Why Do I Thin The Golf Ball 1

The worst shot possible to hit on a cold winter's day is the thinned shot.

If you thin the golf ball on any day it hurts the fingers, but is worse when it is cold. What is a thin? A thinned shot is a golf shot where the leading edge of the golf club has hit the middle section of the golf ball, causing the golf ball to shoot forward at high speed very low to the ground, resulting in a missed green as the ball tends to shoot too far through the green. This shot mainly takes place with irons and very often short irons and pitches.

Fault - The most common faults of a thinned shot are incorrect ball positioning and poor downward strikes to reach the base of the golf ball. Many golfers can also thin the golf ball by leaning back on the ball, attempting to scoop the ball into the air causing an upward hit.

Fix - Correct ball position is crucial when eliminating the thinned shot. If you work on the principle that the middle of the stance is where the short irons start, and the front foot is where the longest club is positioned, every golf club in between should move slight closer to the front foot as illustrated above.

Top tip - A simple way to check your ball position is to set up to the golf ball normally and then place another golf ball directly in front of your toes of the left foot and the same again on the right foot. Step back and check that the original ball is in the correct position in relation to the golf balls that indicate where your feet were. Once the ball position is correct, you can work on striking down and beyond the golf ball to encourage a cleaner strike and connection.

A top drill for a cleaner strike - Set up to the golf ball as normal with any iron you struggle to strike well. Move the golf ball about three to four inches further forward towards the target. Keep the golf club where the ball would normally be. The task would be to strike the golf ball cleanly by transferring the weight towards the target on the way down. Now this may take some practice at first. If you are not currently transferring your weight correctly, this drill will feel strange and a challenge to complete.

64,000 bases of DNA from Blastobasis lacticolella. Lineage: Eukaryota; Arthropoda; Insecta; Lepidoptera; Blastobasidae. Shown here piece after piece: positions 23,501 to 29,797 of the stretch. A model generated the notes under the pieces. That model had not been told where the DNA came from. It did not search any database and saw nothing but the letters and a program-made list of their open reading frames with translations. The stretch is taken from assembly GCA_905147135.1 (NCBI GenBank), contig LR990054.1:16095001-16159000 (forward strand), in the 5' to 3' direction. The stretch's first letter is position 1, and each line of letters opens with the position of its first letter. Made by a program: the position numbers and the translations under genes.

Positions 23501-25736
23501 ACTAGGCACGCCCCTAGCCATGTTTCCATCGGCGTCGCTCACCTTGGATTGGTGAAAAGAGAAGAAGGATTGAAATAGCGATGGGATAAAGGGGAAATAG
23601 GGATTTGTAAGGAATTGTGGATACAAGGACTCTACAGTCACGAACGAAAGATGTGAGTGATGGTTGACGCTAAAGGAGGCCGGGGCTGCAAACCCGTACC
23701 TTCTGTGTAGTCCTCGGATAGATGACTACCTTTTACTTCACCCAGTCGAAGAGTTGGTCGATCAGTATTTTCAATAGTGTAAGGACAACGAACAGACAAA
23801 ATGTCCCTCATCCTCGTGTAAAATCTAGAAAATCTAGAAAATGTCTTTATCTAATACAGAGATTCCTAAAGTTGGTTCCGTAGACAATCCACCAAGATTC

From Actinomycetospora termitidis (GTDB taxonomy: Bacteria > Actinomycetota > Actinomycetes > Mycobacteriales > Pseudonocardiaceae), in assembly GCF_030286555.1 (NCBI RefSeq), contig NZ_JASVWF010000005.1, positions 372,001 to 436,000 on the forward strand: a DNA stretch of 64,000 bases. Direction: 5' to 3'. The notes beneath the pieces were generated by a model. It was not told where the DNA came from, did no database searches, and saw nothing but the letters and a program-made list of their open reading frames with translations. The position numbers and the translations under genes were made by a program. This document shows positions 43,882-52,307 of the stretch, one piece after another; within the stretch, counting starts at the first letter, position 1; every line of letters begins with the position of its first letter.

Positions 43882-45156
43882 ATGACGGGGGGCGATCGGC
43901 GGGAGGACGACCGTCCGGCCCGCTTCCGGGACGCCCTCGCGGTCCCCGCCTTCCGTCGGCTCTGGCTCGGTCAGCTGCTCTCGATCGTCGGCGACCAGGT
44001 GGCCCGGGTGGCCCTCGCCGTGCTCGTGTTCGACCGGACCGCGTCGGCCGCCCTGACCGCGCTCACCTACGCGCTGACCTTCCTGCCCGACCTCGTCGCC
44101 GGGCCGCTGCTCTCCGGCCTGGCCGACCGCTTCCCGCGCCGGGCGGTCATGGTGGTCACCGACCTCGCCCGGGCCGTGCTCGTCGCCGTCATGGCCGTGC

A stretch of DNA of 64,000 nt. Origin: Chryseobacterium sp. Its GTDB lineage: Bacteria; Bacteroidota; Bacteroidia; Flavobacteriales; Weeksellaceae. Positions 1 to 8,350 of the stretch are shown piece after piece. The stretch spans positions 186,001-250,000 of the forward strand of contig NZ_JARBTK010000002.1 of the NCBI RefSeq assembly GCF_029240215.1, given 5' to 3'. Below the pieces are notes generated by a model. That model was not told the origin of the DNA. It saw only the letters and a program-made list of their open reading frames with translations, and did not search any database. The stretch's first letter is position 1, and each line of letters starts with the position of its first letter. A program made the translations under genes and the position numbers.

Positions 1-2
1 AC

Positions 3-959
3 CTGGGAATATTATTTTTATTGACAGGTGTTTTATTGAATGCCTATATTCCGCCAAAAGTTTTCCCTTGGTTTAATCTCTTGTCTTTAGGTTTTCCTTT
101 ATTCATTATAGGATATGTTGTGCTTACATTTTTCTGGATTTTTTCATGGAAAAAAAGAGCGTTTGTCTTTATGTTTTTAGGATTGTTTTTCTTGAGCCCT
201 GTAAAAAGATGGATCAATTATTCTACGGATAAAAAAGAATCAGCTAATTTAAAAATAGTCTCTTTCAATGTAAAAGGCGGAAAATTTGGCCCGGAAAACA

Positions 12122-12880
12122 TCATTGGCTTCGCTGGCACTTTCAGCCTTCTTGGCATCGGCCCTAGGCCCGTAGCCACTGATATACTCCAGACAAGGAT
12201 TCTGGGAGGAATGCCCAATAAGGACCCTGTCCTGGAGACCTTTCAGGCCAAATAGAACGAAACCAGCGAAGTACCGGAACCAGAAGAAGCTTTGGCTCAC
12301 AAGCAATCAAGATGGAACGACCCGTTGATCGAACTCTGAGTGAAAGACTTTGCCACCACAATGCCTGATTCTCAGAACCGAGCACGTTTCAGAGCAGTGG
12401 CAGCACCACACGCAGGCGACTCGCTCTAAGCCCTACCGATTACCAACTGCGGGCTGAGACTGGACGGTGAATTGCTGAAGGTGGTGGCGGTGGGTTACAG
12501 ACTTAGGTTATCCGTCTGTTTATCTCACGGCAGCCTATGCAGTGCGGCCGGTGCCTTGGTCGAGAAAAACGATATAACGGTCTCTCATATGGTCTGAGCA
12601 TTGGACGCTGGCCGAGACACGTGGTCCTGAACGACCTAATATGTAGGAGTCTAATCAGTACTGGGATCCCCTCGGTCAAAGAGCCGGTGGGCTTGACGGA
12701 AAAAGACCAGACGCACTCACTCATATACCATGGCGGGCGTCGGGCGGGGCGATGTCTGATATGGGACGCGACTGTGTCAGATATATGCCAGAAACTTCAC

Once rehearsed and practiced, you will be able to strike the golf ball even if the ball is three to four inches ahead of the club head at set up. Once you have mastered striking the ball first and cleanly in the drilled position, place the golf ball back to where it normally would be positioned.

From this point, picture the intended impact point to be the same three to four inches beyond the golf ball as the drill had you practicing.

Why Do I Thin the Golf Ball?

Why Do I Thin the Golf Ball?



A 'thin' golf shot is one which is struck with the bottom of the club head. Rather than catching the ball cleanly on the sweet spot, you will strike the ball down near the bottom of the face when you hit it thin – and the resulting shot will probably struggle to get off the ground. Hitting your shots thin can be a frustrating mistake, so you will want to find a fix as quickly as possible. Every golfer catches one thin from time to time, but you will want to limit the frequency of this mistake as you work toward becoming a better player.

In this article, we are going to cover the topic of thin golf shots from top to bottom. We will discuss why you are hitting thin shots in the first place, and we will also look for some solutions. Additionally, we are going to touch on thin shots in the short game, because you never want to overlook that crucial part of the golf equation. By the end of this article, we hope you will have all the information you need to dramatically reduce your frequency of thin shots moving forward.